I observed Aisha for months. I watched through the rusty leaves of autumn, through the cold, glistening white of winter and the thawing ice and sprout of the colourful flowers of spring. Only the summer heat brought us together. Aisha’s parents held a barbecue in their back yard, inviting family, friends and people fortunate enough to live on the avenue. Throngs of bodies crowded the back yard, the shrieks of children jumping on the bouncy castle mingling with the deep throated laughter of men. The stench of kerosene and scorched red meat hung in the air. I stared around the throng of bodies, muscles tensed, heart pounding, soul yearning for a glimpse of Aisha, for that velvet curtain of black hair, that radiant complexion of brown skin.
I didn’t find her in the back yard, laughing with her family and friends. Instead, I found her in the living room, legs curled over the coffee coloured leather couch, holding a book over her face. Her black hair was tied in a neat bun, accentuating the beauty of her skinny cheekbones and that long, swan-like neck. My stomach lurched, a surge of both adrenaline and fear coursing through my blood. My tongue felt dry and thick. Aisha turned her head over her shoulder, holding her gaze with mine for a moment. She lowered the book to her lap.
“Can I help you?” She asked with a sweet smile, her voice like smooth velvet.
“Uh . . .” I staggered, deprived of the simplest words, despite being an avid reader, an aspiring writer. I shifted on my feet. “Do you know where the bathroom is?” Aisha blinked and I realised the stupidity of my question. Beads of sweat rolled from my underarms, slithering down my chest. “I mean –”
“Upstairs, second door on the right.”
“Uh . . . thanks.”
“You’re welcome.” Aisha turned and returned to her book.
“Thanks.” Hadn’t I said that already?
I muttered a curse under my breath I stood in the neat bathroom decorated in mosaic tiles and linoleum flooring, listening to the hiss of running tap water. I stared at myself in the mirror, frowning and feeling the inundations of insecurity rising within me like a powerful tsunami. After ten minutes of maddened whispers, I left the bathroom, glancing at the large, framed photograph hanging high on the sky blue wall. It was a picture of a little girl sitting on a rollercoaster, silver wires coiled to her teeth as she brandished a large, innocent smile.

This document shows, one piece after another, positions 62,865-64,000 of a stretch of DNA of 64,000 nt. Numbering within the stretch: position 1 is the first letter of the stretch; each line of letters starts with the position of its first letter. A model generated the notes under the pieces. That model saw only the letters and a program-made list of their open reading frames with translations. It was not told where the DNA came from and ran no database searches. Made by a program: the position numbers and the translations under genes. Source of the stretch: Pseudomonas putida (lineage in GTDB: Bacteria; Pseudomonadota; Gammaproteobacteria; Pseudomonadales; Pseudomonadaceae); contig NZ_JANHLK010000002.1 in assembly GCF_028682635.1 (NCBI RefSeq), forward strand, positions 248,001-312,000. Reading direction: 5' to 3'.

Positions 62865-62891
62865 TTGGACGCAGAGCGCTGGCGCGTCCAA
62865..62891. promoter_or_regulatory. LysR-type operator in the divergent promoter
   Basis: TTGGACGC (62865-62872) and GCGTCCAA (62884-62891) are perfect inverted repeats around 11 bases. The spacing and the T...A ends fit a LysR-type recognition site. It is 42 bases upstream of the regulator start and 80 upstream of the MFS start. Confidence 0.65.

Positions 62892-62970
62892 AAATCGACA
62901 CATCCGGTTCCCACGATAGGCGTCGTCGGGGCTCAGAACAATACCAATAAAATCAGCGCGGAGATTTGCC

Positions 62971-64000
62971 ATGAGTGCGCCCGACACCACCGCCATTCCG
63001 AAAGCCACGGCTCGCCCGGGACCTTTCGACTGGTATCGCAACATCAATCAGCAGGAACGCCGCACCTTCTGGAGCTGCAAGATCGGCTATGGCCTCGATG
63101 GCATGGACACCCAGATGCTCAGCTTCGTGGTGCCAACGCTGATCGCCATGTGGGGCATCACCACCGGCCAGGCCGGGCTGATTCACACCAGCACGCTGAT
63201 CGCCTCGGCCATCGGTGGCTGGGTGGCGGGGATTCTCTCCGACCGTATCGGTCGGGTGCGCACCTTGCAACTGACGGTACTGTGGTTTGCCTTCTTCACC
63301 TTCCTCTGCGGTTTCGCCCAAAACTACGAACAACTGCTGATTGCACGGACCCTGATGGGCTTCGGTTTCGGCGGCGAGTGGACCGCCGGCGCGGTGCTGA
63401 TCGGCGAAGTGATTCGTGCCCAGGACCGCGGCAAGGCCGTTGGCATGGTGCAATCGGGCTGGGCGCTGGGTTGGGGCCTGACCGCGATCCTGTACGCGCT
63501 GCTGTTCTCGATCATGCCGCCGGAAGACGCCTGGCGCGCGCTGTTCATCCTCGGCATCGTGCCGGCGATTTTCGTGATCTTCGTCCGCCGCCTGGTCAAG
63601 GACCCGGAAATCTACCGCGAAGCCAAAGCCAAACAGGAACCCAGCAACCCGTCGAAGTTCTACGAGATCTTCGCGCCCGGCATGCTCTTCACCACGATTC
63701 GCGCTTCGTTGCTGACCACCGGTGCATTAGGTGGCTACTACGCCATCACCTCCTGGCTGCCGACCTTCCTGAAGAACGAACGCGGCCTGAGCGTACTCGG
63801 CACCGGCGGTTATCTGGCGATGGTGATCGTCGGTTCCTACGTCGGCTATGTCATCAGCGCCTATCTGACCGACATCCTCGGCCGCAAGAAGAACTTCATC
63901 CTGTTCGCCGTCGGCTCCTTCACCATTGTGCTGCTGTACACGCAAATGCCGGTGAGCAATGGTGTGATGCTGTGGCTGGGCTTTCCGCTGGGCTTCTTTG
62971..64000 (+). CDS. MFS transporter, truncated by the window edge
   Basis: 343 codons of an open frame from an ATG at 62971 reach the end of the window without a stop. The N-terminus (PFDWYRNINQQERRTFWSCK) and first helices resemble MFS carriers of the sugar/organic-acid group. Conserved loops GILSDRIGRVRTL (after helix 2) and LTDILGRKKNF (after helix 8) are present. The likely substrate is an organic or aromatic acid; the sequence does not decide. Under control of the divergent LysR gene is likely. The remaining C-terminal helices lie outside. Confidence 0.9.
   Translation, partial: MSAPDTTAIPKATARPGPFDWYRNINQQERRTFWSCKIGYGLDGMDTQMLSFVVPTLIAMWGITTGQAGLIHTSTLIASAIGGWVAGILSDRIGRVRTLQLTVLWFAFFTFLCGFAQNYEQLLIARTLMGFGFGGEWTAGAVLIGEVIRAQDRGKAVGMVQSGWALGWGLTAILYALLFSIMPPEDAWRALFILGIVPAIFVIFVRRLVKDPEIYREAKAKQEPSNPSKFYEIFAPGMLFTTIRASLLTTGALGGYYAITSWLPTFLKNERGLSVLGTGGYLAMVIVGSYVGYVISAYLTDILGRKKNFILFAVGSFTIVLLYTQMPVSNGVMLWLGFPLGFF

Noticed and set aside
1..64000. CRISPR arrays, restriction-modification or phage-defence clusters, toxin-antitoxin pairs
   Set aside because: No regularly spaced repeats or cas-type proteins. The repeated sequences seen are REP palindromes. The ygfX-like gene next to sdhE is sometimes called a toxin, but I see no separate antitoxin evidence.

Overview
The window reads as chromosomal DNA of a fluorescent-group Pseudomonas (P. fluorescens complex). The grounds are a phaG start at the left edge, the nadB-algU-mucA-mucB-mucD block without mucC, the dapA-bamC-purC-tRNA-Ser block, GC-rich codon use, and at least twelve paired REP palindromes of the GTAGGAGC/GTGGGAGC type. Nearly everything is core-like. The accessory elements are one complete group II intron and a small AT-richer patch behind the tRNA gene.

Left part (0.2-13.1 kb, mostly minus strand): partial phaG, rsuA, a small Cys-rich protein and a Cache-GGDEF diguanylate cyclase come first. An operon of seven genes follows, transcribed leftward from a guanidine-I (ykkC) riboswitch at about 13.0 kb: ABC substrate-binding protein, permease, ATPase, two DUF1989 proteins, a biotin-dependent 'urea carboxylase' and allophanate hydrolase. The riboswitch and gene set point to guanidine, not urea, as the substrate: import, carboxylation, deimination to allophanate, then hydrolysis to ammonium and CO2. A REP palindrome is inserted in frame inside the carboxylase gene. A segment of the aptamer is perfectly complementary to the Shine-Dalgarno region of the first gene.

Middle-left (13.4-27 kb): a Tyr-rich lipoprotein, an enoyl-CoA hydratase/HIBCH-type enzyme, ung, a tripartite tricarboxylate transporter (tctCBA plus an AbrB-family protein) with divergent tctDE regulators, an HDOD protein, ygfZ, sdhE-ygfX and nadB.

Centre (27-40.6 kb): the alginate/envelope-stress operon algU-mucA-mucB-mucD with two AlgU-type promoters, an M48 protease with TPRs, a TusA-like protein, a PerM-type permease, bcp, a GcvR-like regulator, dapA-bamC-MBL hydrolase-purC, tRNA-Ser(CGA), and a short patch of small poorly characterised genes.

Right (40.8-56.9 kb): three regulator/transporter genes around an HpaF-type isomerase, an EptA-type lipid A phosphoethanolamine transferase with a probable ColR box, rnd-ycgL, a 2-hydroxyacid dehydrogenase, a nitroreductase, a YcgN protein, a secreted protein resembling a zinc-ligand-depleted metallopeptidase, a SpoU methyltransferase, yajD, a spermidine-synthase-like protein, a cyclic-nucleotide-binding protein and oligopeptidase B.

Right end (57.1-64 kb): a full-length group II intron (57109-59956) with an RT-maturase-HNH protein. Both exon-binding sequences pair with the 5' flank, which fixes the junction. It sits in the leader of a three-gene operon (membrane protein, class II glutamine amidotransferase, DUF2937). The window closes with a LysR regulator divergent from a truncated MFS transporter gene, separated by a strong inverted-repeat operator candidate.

I found the adult version of that girl still sitting and reading in the living room. She turned her head at the sound of footfalls. Held her gaze and smiled. I waved to her book. “So,” I said, “you like to read.” Had I really just said that?
Aisha smirked, holding the book’s wings high. “I thought no one would’ve noticed.”
I blushed, catching the book’s title – A Thousand Splendid Suns. “Brilliant book,” I said, “but really sad.”
“That’s what makes it brilliant. It’s the tenth time I’ve read it.”
I dabbed an index finger on my chest before holding my hand high, splaying my fingers in a gesture of five. “My name’s Tom, by the way.”
Another smile. She dabbed a finger on her chest. “Aisha. You want a drink or something to eat, Tom?”
I could only nod, feeling as though something was lodged in my throat. I took a seat as Aisha stood up and strolled to the kitchen. I sat with sweating palms and laced fingers. My stomach fluttered, my brain infected with strange exhilaration. Aisha’s sweet scent left me feeling intoxicated, as though she were some kind of illicit, deadly drug. I heard the rasps of opening draws and the clanging and clinking of dishes and cutlery from the kitchen. Moments later, Aisha returned, smiling like a congenial hostess as she held an aluminium tray containing food and drink.
I drank the juice without tasting, ate the burgers without savouring. We met each other’s eyes on a few occasions, me blushing and her smiling with velvet ease. After we ate and drank, we indulged ourselves in the only comfort that closed the gaping chasm between us; that intersected us on a path leading to the unknown. We talked about books, I gaining confidence, she rising in prominence. I was so absorbed by her scent and presence to the point I was lost within myself, lips moving like the staccato bursts of a machine gun. So absorbed that I didn’t notice my neighbour, Aisha’s father, standing in the doorway, toned arms across his chest, glaring in silence.
We turned as one, staring at the tall, slim man with a strong, square face, a pointed nose and black, shark-like eyes. His skin was brown and leathery. Streaks of silver matted the sides of the man’s black hair. Prickly heat danced on my skin as Aisha’s father swung his head back and forth, the smile that came over his mouth acting as a paradox; there was no warmth in the gesture that was supposed to exude it.
“Uh . . .” I stuttered, standing up quickly, knees growing weak, cheeks burning red. “Thanks for the food, Aisha. I should probably find my parents now.”
She smiled and nodded. I didn’t dare spare a glance at her father, feeling as though I was eight, not eighteen, when I brushed by him. I didn’t speak to Aisha for the rest of the day. I wandered through droves of bodies, reciting everything about our conversation, hearing her musical laughter reverberate in my head.